9. Waiting for The Sirens’ Call (2005)
New Order’s eighth studio album found the group – as is often the case – in a state of flux. It was the first to be recorded without well-loved band member Gillian Gilbert and the last to be made with original bassist Peter Hook, who left in 2007. And frankly, it’s a bit of a mess. The group dabble with a budget REM impersonation on ‘Hey Now What You Doing’ and the album’s second half nosedives after the dire ‘Dracula’s Castle’, finally skidding to a halt on the wishy-washy post-punk closer ‘Working Overtime’. This is the sound of a group not knowing their place in the world, or knowing what New Order should sound like in the Noughties. One for the purists.
8. Get Ready (2001)
A patchy return to their roots, but it does harbour one of the best New Order tracks this side of millennium in the shape of bone-crunching album opener ‘Crystal’. There are duff moments, for sure, but the bright spots like the experimental ‘Someone Like You’ and the wobbling ‘Slow Jam’ meant the group’s return from hiatus was a worthwhile, if only for a hot minute.
7. Republic (1993)
With about 20 years of hindsight, drummer Stephen Morris told Noisey that ‘Republic’ was “a very, very unpleasant record to make. And we shouldn’t have made it, really” At this point in their career, the band’s record label Factory was in dire straits and ‘Republic’ was being made to alleviate that situation, all the while with serious tensions simmering between the band members. The indie-disco classic ‘Regret’ is the one that’ll spring to your spring to mind, but ‘Republic’ shows the band clinging on to their raving days with mixed results. The pulsating ‘Spooky’ is a worthwhile deep cut to sink your teeth into, as is the Italo-disco-tinged ‘Ruined In A Day’. But for every highlight, there’s a devastating low, like the grim faux-rapping from Sumner on ‘Times Change’ and the utterly forgettable ‘Avalanche’.
6. Music Complete (2015)
We’ll be honest, we didn’t think New Order still had a good album in them at this point. However, 2015’s ‘Music Complete’ found the band completely reinvigorated, toeing the line between carving out a mature sound but still being up for a mad one. ‘Tuttifrutti’ may well be one of their finest dance moments, while ‘People On The Highline’ and ‘Plastic’ are speckled with acid-house goodness. A band refusing to age gracefully and being all the better for it.
5. Movement (1981)
Best viewed as a snapshot into the transition from Joy Division to New Order as opposed to than a debut album proper, ‘Movement’ was released 18 months after the death of Joy Division frontman Ian Curtis, and the band were almost certainly still finding their feet as what the new group were all about. There are hints of what the band would become – there are pop melodies and hyperactive basslines aplenty – but it’s the singles from this era, like ‘Ceremony’, ‘Procession’ and ‘Temptation’ – absent from the LP – that gave off the encouraging signs.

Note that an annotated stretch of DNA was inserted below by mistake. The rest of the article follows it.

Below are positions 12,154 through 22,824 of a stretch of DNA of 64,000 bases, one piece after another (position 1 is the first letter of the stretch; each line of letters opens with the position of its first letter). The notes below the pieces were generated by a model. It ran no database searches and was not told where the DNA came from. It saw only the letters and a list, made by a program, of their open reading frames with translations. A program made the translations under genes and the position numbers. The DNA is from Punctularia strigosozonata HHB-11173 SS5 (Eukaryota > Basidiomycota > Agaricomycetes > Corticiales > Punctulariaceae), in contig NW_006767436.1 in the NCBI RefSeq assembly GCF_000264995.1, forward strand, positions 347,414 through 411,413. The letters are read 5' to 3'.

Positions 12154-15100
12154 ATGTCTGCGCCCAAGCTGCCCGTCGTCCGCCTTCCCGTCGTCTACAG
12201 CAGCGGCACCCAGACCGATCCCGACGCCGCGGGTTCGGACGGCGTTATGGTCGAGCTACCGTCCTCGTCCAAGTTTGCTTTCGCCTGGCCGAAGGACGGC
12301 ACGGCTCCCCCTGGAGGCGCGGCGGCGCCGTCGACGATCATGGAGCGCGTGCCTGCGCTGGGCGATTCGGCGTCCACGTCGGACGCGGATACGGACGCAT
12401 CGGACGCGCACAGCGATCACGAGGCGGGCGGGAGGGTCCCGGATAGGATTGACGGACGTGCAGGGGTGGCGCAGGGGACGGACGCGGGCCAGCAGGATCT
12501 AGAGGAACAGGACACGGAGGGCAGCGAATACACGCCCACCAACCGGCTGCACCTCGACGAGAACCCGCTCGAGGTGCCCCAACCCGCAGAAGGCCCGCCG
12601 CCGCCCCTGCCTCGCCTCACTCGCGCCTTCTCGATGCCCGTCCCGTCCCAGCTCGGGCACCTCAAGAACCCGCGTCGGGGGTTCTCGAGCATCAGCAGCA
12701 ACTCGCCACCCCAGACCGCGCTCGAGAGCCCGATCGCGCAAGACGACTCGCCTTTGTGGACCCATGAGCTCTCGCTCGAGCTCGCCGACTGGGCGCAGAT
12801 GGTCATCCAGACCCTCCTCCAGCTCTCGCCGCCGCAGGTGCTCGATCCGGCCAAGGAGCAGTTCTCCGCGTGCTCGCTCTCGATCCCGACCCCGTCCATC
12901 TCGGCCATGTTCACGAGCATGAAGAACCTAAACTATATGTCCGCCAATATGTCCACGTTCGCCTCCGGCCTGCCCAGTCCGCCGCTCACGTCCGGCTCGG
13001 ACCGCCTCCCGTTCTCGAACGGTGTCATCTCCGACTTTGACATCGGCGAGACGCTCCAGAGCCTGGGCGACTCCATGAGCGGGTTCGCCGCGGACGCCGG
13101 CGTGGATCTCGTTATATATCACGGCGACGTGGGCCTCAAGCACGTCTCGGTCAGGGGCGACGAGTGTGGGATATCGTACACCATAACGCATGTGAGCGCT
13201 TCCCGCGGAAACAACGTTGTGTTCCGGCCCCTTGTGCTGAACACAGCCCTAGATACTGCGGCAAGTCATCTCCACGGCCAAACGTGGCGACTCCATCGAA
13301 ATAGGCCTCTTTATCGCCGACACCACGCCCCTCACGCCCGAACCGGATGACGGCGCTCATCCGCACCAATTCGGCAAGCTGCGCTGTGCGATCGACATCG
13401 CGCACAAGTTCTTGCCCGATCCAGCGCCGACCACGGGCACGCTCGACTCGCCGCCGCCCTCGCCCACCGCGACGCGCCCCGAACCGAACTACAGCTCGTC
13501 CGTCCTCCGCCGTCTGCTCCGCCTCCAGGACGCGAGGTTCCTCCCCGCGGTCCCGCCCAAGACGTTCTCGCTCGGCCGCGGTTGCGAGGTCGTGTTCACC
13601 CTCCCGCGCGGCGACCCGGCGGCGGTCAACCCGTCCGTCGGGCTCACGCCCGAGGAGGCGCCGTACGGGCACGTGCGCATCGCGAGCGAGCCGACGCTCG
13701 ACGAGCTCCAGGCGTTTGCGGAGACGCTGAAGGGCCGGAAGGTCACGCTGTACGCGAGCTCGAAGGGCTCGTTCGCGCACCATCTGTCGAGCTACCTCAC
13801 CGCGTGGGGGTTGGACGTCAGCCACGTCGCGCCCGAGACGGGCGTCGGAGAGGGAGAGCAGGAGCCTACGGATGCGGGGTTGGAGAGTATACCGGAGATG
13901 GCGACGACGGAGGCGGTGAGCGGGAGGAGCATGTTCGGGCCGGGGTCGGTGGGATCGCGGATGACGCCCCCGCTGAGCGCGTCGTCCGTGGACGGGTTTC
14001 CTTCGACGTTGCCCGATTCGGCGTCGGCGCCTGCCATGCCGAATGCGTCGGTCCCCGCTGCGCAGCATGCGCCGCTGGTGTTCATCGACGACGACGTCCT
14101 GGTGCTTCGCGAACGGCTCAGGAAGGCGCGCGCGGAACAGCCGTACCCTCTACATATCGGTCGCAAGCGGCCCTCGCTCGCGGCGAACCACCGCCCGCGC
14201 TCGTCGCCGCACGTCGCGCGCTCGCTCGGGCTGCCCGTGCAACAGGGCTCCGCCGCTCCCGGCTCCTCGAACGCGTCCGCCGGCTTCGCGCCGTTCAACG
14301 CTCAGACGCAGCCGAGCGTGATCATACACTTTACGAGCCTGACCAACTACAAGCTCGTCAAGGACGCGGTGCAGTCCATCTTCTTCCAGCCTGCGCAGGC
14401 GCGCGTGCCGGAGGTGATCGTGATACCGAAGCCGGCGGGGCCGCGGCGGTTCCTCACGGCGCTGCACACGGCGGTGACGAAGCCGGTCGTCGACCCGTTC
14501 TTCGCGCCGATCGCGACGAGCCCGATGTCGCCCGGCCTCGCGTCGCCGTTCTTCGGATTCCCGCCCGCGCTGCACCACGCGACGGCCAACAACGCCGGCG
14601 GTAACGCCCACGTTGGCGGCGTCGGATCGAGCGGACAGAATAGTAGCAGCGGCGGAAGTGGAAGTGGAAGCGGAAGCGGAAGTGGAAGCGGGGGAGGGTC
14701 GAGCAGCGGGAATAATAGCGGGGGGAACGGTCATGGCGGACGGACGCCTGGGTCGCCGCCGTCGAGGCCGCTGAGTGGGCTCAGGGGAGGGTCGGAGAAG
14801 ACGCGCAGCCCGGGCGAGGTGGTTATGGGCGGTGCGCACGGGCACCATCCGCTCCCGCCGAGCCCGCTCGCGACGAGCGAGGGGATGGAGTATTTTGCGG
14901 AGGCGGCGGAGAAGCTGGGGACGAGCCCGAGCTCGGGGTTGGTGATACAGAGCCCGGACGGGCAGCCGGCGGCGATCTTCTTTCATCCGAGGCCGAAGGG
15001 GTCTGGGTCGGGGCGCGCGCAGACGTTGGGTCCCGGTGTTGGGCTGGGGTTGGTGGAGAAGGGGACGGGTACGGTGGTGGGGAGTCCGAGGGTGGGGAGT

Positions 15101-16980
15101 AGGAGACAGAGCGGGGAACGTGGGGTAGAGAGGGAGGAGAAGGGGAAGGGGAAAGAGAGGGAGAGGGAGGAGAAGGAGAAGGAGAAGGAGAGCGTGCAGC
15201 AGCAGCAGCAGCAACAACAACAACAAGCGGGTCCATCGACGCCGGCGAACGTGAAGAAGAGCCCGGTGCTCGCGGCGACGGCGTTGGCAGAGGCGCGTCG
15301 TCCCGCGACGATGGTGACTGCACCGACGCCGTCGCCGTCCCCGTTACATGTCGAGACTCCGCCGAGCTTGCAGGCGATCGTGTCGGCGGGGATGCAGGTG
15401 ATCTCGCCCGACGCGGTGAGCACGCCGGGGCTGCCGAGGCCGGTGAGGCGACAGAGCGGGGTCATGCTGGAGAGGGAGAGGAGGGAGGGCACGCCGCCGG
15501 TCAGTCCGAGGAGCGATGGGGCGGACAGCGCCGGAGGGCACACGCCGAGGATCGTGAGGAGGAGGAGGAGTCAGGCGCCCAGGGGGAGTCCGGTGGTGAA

4. Brotherhood (1986)
‘Brotherhood’ shows a band in the midst of battle for their own soul – and it sounds tremendous. The record’s first half is awash with slinking guitar-led anthems such as ‘Broken Promise’ and some of Hooky’s best bass work in the shape of ‘Way Of Life’, but the album’s latter half is where the party is. Kicked off by what we’ve called their “perfect pop moment”, ‘Bizarre Love Triangle’, this side builds on ‘Low-Life’s more electronic moments in subtle ways. ‘All Day Long’, all regal synths and pounding drums, acts as a compromise between their conflicting sounds, and ‘Every Second Counts’ sounds like the demo song on your old-school Yamaha keyboard, but, you know, pretty good.
3. Technique (1989)
Without a doubt the most fun entry in New Order’s daunting catalogue. Partly recorded in Ibiza and influenced by clubs in New York and London, consider this the most carefree album of the bunch. Balearic beats dominate ‘Fine Time’, ‘Round and Round’ and unsurprisingly ‘Mr Disco’ as the band deftly combine their unparalleled musicianship with the ability to write big fucking bangers. There’s a couple for the indie kids like ‘All The Way’, but this one’s purpose built for ravers, and it’s the club-owning powerhouse operating at their hedonistic peak.
2. Low-Life (1985)
Expanding on the new-wave mastered on previous album ‘Power, Corruption & Lies’, here each song is trying to outdo the last in terms of creativity as the group dabble with house, rock, and beyond. ‘Love Vigilantes’ is a folk-tinged wonder, ‘The Perfect Kiss’ is one of their pop highlights and ‘Elegia’ is an experimental masterpiece – this album will not sit still and will not be pigeon-holed.
1. Power, Corruption & Lies (1983)
‘Power, Lies & Corruption’ is the defining New Order release. After ‘Movement’, the weight of expectation had been lifted and the group were able to push their sound and songwriting into bold new places. ‘Age Of Consent’, for one, features one of Hooky’s finest basslines and ‘5-8-6’ saw the band build on the club-ready sound from 1983 single ‘Blue Monday’. ‘Power, Corruption & Lies’ also features some of Sumner’s lyrical peaks. Teenage love rules ‘The Village’s (“Our love is like the flowers / The rain, the sea and the hours”) and there’s acerbic wit on ‘Your Silent Face’ “You’ve caught me at a bad time/So why don’t you piss off.”
It remains a towering accomplishment. One that not only proved to be the band’s finest, but one that informed much of the following decade’s music: The Happy Mondays, The Stone Roses, Hot Chip and more kneel at the altar of ‘Power Corruption & Lies’. One listen and you will too.